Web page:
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Labor market policy in developing countries : a selective review of the literature and needs for the future

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  • Fields, Gary S.

Abstract

This paper presents a selective overview of the literature on modeling labor market policies in developing countries. It considers welfare economics, theoretical models, and empirical evidence to highlight the three general features needed in future research on labor market policy in developing countries. The author identifies desirable research components (welfare economics, theoretical modeling, and empirical modeling) and pitfalls in the literature (inappropriate use of productivity, reliance on wrong kinds of empirical studies, lack of cost-benefit analysis, attention to only a subset of the goods and bads, and fallacy of composition). The paper concludes with suggested topics and methods for future research. The author states that sound labor market policy requires sound labor market models. The paper makes a case for developing policy based on explicit evaluation criteria, specific theoretical models, and comprehensive empirical evidence.

Suggested Citation

  • Fields, Gary S., 2007. "Labor market policy in developing countries : a selective review of the literature and needs for the future," Policy Research Working Paper Series 4362, The World Bank.
  • Handle: RePEc:wbk:wbrwps:4362
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    Citations

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    Cited by:

    1. Olivier Bargain & Prudence Kwenda, 2014. "The Informal Sector Wage Gap: New Evidence Using Quantile Estimations on Panel Data," Economic Development and Cultural Change, University of Chicago Press, vol. 63(1), pages 117-153.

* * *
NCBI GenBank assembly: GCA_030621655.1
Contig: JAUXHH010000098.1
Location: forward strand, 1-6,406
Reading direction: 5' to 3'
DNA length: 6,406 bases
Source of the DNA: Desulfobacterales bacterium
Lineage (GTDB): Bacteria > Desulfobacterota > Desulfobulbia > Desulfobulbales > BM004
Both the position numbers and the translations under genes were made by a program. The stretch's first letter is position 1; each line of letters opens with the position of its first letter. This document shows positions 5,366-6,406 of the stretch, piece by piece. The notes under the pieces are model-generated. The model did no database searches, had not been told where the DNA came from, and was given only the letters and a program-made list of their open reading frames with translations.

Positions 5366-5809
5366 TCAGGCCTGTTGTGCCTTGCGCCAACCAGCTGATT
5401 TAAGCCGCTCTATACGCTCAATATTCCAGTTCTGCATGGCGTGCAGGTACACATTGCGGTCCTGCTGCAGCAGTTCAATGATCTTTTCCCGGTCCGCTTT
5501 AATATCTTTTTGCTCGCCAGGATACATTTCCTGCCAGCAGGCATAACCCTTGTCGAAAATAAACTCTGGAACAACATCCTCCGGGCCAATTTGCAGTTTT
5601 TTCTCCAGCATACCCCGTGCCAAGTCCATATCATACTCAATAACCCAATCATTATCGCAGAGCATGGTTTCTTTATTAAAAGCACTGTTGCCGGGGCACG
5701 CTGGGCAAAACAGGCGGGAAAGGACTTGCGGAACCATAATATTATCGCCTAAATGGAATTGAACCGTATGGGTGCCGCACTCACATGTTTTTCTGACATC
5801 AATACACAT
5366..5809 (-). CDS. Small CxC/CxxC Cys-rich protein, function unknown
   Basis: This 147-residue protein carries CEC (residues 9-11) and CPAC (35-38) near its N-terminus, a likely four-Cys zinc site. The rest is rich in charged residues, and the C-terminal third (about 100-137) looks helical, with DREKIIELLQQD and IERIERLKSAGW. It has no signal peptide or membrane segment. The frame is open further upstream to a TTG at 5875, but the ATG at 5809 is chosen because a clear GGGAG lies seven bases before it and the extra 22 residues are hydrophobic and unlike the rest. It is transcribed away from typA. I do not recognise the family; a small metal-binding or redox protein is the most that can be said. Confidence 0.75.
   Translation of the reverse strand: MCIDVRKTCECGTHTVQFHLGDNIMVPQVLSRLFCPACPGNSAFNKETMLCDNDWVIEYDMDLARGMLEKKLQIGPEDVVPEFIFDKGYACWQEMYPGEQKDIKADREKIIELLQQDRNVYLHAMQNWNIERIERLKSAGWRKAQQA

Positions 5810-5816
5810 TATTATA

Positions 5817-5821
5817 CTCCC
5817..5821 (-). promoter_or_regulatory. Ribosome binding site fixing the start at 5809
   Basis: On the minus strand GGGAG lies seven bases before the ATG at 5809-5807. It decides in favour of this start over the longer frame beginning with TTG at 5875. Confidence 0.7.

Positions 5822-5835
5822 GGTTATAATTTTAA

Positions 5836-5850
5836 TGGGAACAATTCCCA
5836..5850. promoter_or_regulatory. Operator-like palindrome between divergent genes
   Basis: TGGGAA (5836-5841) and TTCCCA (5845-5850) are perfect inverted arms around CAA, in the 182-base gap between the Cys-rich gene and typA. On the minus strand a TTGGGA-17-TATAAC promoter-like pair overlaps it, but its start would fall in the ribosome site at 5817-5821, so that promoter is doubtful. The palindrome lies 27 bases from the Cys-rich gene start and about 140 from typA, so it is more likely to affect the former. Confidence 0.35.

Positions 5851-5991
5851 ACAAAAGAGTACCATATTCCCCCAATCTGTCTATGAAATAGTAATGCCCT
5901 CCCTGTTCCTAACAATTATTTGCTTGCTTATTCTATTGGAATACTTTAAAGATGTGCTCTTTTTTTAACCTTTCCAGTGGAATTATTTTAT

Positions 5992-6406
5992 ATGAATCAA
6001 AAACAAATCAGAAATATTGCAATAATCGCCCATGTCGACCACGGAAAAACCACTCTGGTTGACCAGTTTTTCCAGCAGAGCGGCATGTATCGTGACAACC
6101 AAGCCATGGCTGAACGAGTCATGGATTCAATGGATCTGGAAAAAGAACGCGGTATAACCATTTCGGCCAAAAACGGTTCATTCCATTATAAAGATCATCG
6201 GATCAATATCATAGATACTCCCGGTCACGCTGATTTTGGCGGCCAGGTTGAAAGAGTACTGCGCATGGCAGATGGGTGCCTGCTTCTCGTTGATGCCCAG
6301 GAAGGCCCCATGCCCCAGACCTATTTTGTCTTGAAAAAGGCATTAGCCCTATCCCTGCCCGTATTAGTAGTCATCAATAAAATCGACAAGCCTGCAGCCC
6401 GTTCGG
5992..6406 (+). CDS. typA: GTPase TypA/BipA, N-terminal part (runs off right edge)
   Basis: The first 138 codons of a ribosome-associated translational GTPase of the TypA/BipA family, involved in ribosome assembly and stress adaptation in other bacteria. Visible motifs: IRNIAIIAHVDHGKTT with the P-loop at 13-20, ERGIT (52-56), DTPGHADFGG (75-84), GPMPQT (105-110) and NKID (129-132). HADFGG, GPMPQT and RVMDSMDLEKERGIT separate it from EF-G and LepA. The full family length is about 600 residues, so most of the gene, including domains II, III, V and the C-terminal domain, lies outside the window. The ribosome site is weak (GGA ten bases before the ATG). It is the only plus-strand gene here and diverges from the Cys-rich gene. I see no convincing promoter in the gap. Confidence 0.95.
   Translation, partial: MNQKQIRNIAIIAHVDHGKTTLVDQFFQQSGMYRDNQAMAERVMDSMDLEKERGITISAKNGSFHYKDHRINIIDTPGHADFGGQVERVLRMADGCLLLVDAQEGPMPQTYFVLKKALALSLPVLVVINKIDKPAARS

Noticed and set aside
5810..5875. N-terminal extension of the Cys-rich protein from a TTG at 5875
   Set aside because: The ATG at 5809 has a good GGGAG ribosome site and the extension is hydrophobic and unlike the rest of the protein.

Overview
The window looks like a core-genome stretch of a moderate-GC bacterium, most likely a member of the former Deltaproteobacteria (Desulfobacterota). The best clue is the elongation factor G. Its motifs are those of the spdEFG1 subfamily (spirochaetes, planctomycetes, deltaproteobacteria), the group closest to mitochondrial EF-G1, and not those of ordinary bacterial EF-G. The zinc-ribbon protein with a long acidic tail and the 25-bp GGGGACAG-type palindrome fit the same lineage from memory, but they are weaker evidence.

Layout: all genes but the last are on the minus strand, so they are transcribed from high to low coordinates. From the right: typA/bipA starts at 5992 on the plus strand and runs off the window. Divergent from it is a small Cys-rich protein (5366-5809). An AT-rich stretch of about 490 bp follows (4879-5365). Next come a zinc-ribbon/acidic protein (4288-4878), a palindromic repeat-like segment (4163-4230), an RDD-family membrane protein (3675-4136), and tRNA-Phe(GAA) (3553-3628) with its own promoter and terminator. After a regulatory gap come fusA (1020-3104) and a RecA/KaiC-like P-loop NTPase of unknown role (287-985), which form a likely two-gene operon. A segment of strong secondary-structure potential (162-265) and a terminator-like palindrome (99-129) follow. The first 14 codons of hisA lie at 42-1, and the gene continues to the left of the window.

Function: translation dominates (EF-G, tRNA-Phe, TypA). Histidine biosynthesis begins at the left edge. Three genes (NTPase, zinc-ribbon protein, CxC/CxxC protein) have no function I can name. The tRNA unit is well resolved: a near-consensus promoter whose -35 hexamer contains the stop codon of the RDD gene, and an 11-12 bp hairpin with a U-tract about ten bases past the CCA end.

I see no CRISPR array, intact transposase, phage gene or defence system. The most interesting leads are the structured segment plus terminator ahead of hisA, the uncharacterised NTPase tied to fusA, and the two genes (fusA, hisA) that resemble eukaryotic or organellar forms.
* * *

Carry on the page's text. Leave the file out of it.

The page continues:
2. Matías Busso & Maria Victoria Fazio & Santiago Levy Algazi, 2012. "(In)Formal and (Un)Productive: The Productivity Costs of Excessive Informality in Mexico," IDB Publications (Working Papers) 4047, Inter-American Development Bank.
    3. Matías Busso & Maria Victoria Fazio & Santiago Levy Algazi, 2012. "(In)Formal and (Un)Productive: The Productivity Costs of Excessive Informality in Mexico," IDB Publications (Working Papers) 4047, Inter-American Development Bank.
    4. Lehmann, Hartmut & Pignatti, Norberto, 2007. "Informal Employment Relationships and Labor Market Segmentation in Transition Economies: Evidence from Ukraine," IZA Discussion Papers 3269, Institute for the Study of Labor (IZA).
    5. Marouani, Mohamed A. & Robalino, David A., 2008. "Assessing interactions among education, social insurance, and labor market policies in a general equilibrium framework: an application to Morocco," Policy Research Working Paper Series 4681, The World Bank.
    6. World Bank Group, 2014. "Balancing Flexibility and Worker Protection," World Bank Other Operational Studies 23024, The World Bank.
    7. repec:spr:jknowl:v:8:y:2017:i:2:d:10.1007_s13132-016-0434-0 is not listed on IDEAS
    8. Olivier Bargain & Prudence Kwenda, 2010. "Is informality bad? Evidence from Brazil, Mexico and South Africa," Working Papers 201003, School of Economics, University College Dublin.
    9. Hasan, Rana & Jandoc, Karl Robert L., 2009. "Quality of Jobs in the Philippines: Comparing Self-Employment with Wage Employment," ADB Economics Working Paper Series 148, Asian Development Bank.
    10. Mohamed A. Marouani & David A. Robalino, 2012. "Assessing interactions among education, social insurance and labour market policies in Morocco," Applied Economics, Taylor & Francis Journals, vol. 44(24), pages 3149-3167, August.

    More about this item

    Keywords

    Labor Markets; Labor Policies; Markets and Market Access; Population Policies;

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